accessible offices

The world isn’t built for disabled people.  Offices, like many places in the world, aren’t always accessible to people with disabilities.  A lot of the time, it’s the little things that can be fixed in fifteen minutes; but because it’s not something that bothers most people, it doesn’t get addressed.  And to make things even more difficult, some things that might make something accessible for one person might not fix the problem for someone else. So what are you to do?  How can you ensure your office is accessible to the employees that work there? Below are 10 simple ways to make your office as accessible as possible for the widest range of disabilities.

Automatic Doors Wherever Possible

My heart always goes aflutter when I see that magic blue button, signaling an automatic door.  It’s something so simple, yet only seems to be used on the outside of buildings. If your office has interior doors that stay closed most of the time (such as meeting rooms, break rooms, individual’s offices) that people use often, consider your employees who might not have full use of their arms.  How are they going to independently utilize these spaces?  

An important note for automatic door button placement:  please be mindful of where you put them.  I can’t tell you how many times a button was either blocked by something, too high/low (the ADA has requirements for this), or is in a bad position for one reason or another.  Take into account the surrounding area and which way the door opens. Just having a button doesn’t do anything if someone can’t reach it!


This is a simple one. But if your office building has more than one floor, it should have an elevator (again, ADA has laws for this).  One of the biggest issues with elevators is the doors closing too quickly and people getting their chair/scooter/walker/etc. hit. Programing the doors to stay open just a bit longer can make all the difference.

Larger Restroom Stalls With Usable Handrails And Accessible Sinks

Your restrooms should be large enough for someone with a wheelchair, scooter, walker, or other mobility device to move about with no issue.  Lots of restrooms with stalls that have an accessible stall aren’t big enough. Handrails should also be compliant with the ADA’s guidelines, but checking with your employee(s) who use them to see if they need any extra handholds is always a good idea.  Lastly, someone using a mobility aide should be able to use the sink.. Make sure they can reach the handles, soap, and paper towels/dryer.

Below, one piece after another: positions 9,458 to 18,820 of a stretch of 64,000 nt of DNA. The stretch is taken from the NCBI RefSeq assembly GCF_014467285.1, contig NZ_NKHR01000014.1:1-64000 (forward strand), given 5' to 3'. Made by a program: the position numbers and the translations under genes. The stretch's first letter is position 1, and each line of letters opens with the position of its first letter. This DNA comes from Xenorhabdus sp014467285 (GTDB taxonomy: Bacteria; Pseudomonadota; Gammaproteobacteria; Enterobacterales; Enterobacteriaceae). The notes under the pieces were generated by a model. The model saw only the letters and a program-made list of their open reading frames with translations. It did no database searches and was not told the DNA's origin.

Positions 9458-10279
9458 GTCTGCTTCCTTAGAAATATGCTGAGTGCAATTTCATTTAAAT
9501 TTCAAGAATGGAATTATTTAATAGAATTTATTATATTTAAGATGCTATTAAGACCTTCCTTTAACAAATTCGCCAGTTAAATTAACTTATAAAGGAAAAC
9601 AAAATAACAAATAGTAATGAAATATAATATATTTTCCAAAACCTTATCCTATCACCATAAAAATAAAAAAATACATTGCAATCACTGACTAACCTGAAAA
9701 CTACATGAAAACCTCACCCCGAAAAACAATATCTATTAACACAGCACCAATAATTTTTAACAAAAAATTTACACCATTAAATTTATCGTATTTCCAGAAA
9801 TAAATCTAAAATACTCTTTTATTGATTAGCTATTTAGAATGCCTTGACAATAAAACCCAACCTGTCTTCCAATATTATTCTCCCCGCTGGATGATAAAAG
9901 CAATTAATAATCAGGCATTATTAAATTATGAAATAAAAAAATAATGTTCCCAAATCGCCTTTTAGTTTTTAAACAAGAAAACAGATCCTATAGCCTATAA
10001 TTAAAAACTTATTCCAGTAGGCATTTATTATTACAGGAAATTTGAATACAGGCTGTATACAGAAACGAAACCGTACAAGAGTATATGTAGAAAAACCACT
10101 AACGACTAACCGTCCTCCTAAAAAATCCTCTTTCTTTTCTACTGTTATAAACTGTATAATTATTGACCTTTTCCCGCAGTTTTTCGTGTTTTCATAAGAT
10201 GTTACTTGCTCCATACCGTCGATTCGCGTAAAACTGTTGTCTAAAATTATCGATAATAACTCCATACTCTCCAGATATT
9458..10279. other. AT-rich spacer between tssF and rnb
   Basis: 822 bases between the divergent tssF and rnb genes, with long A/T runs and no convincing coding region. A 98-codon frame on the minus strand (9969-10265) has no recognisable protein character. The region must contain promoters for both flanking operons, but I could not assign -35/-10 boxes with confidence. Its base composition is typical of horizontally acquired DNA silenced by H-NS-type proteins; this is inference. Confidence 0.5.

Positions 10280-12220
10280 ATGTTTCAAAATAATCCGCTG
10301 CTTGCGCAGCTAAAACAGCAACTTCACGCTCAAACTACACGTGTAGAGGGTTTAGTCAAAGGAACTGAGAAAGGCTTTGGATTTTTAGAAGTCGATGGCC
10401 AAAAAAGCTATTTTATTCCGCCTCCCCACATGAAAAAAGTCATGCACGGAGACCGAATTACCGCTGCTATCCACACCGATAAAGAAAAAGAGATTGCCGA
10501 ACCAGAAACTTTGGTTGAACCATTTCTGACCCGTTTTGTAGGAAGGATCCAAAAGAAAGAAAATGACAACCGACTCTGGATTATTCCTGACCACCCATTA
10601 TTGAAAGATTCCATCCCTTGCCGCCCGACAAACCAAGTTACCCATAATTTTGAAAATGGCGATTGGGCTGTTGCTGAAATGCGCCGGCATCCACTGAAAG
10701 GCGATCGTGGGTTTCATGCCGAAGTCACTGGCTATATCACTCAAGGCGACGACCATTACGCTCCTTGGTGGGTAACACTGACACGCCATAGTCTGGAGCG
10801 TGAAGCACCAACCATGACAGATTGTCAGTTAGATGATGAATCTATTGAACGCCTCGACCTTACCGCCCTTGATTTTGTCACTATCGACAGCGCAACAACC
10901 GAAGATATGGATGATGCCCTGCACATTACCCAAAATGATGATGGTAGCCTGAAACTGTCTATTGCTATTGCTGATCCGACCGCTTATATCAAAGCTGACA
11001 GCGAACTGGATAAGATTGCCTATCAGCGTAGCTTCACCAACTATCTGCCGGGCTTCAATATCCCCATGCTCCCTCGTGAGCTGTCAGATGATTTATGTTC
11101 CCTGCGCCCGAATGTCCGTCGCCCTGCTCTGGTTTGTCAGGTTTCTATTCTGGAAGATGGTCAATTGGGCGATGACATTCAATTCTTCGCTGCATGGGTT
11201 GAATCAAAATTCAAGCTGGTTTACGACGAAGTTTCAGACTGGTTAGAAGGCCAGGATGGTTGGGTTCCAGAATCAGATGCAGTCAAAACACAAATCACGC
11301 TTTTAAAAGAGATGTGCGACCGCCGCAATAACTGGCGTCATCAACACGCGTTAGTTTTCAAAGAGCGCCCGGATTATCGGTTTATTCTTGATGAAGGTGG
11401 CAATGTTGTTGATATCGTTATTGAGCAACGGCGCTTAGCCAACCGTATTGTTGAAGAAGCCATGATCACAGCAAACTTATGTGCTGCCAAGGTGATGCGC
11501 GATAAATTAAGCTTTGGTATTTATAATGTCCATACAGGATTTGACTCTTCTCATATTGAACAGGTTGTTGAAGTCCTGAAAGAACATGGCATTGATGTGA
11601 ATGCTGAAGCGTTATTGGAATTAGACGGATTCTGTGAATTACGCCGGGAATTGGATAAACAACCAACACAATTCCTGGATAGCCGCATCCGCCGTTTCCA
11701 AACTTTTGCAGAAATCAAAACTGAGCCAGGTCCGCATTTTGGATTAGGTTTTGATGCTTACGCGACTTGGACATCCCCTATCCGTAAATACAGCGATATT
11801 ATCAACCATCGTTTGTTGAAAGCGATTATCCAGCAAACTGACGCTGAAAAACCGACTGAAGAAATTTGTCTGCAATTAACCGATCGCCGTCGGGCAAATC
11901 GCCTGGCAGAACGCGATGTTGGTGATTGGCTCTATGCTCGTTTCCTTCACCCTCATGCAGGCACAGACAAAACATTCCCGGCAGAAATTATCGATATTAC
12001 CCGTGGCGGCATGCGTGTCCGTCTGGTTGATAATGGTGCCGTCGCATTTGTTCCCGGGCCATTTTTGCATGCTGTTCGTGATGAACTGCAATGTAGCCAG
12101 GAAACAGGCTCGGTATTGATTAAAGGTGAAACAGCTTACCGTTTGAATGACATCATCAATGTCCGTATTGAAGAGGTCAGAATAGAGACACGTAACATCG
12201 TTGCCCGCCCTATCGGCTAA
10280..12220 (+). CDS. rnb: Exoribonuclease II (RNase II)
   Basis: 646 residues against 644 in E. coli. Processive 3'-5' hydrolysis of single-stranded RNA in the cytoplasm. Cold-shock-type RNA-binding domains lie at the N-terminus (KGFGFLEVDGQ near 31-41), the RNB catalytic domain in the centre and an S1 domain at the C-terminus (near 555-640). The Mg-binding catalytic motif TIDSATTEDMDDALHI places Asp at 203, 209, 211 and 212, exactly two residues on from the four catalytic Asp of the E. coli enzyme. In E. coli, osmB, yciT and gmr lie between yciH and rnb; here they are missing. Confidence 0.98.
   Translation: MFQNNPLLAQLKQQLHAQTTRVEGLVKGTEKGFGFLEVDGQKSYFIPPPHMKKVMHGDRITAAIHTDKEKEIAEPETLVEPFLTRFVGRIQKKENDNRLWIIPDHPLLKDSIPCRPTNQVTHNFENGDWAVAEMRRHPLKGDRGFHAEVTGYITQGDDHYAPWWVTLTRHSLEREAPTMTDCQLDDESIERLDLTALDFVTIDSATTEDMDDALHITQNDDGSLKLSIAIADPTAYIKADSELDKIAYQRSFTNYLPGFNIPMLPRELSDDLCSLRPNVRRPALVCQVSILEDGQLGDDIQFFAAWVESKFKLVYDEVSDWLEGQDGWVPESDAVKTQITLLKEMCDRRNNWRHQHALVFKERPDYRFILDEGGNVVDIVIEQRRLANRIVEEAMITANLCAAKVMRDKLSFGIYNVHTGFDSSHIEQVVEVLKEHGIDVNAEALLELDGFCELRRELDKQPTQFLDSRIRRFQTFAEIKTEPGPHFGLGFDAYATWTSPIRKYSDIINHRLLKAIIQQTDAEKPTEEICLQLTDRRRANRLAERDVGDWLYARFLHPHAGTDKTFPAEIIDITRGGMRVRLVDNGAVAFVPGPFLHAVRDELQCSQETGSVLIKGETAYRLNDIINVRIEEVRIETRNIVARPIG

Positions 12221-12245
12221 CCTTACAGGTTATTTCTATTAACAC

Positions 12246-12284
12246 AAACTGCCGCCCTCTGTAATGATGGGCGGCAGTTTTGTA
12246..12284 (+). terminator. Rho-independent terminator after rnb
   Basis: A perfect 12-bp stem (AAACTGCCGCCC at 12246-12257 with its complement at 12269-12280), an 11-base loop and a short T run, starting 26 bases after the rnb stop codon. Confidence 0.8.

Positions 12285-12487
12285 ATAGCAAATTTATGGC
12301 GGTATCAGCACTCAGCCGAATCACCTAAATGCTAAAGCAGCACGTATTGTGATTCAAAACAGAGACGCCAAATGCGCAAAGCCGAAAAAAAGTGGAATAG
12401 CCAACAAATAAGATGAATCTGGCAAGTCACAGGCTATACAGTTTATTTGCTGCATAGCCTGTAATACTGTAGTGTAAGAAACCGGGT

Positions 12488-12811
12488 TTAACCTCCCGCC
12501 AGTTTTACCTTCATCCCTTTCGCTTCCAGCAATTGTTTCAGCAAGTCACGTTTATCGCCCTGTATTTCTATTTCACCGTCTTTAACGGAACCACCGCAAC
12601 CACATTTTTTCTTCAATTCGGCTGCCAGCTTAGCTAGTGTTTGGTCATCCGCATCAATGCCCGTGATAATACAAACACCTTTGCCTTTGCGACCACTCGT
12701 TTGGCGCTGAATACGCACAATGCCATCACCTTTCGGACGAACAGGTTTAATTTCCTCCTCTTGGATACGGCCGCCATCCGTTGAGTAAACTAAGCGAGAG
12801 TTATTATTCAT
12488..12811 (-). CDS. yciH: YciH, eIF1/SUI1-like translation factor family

Make Sure the Printer and Other Equipment is in Reach from a Sitting Position

I’m going to guess from experience: Your printers are too high.  You may be able to reach it from a standing position, but what about someone who is sitting? Are trash-cans, chairs, or other things that can get in the way of mobility aids blocking your printers?  To test this, similar to the door opener, sit down in front of your printer and try and reach. How far did you have to extend your arm?  Can you make it closer and easier to reach? 

Wide Hallways and Door Frames

There’s nothing worse than not being able to fit your wheelchair through somewhere.  Tight doorways are difficult, as are narrow hallways with tight corners. If at all possible, avoid having cramped spaces for ease of mobility.  This is also important for those with low vision, as they can risk bumping into things or tripping.

Braille & Large Font Signs

If there are signs in your office, they should have braille accompanying them.  How are people with visual impairments going to access the information? Having a large font is also a plus, as not everyone with a visual disability is totally blind, and they might not read braille.  If your office has a bulletin board or place to hang fliers and other impermanent things, have a place where people can also post this information digitally so that everyone can have access to “Brian’s fantasy football league.”   

Adjustable Height Desks

Standing desks have become a fad recently, but the adjustable function of these desks can go beyond alternating between sitting and standing.  Not every wheelchair and scooter is the same height, so what might work for one person might not work for the next. Additionally, if an employee gets a new mobility device (though this doesn’t happen often), the height they need can change.  Rather than getting a whole new desk, one that adjusts is a good investment.

Allow Employees to Work From Home

Okay, this might not fit as well as the others, but hear me out.  There may be days when your employee, for whatever reason, can’t make it into the office but is still able to work.  Maybe their accessible vehicle broke down. Perhaps their chair isn’t working. Or maybe they’re having a flare-up and getting out of bed is too painful.  If they are still able to work from home and get their work done, let them.  

The Size of Accessible Parking

Accessible parking is something that is required by the ADA, but a lot of times accessible spots could use improvement.  The biggest issue is that the stripes for the ramp to deploy isn’t wide enough. Ideally, the space for a ramp to deploy and a wheelchair/scooter to get out is at least the width of a regular parking space.  Scooters have a wider turning-radius, so they may need more room.

When in Doubt, Ask!

Your employee with a disability knows what they need to be successful in their job.  When in doubt, ask them what they need. It might take time to get things 100% accessible, and things may change over their tenure in your office.  These are good starting points, but every disability is different and will require different accommodations. Working with your employees to make sure they can do their job will ensure they continue giving positive results in their work.

In what ways is your office accessible? In what ways can it be improved? Comment below!

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